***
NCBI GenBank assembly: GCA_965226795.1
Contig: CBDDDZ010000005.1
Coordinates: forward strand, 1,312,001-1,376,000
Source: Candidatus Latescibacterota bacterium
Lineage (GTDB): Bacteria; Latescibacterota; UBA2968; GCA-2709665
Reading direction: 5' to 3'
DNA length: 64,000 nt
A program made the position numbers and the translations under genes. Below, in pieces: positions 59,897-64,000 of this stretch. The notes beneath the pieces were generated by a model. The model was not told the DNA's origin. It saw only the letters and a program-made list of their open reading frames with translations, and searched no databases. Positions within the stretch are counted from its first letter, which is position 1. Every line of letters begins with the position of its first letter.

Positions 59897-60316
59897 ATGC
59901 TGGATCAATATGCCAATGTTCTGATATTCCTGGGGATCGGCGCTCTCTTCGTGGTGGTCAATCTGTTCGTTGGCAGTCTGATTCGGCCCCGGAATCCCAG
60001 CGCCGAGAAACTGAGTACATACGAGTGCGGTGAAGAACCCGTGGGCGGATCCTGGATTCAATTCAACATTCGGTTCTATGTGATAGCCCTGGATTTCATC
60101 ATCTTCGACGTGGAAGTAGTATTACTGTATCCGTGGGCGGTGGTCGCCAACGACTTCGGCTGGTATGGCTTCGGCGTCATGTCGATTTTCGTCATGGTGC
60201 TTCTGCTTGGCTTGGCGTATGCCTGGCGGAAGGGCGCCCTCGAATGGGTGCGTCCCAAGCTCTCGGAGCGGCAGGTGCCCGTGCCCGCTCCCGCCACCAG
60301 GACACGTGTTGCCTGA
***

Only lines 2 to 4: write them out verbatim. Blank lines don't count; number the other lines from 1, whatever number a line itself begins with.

Contig: CBDDDZ010000005.1
Coordinates: forward strand, 1,312,001-1,376,000
Source: Candidatus Latescibacterota bacterium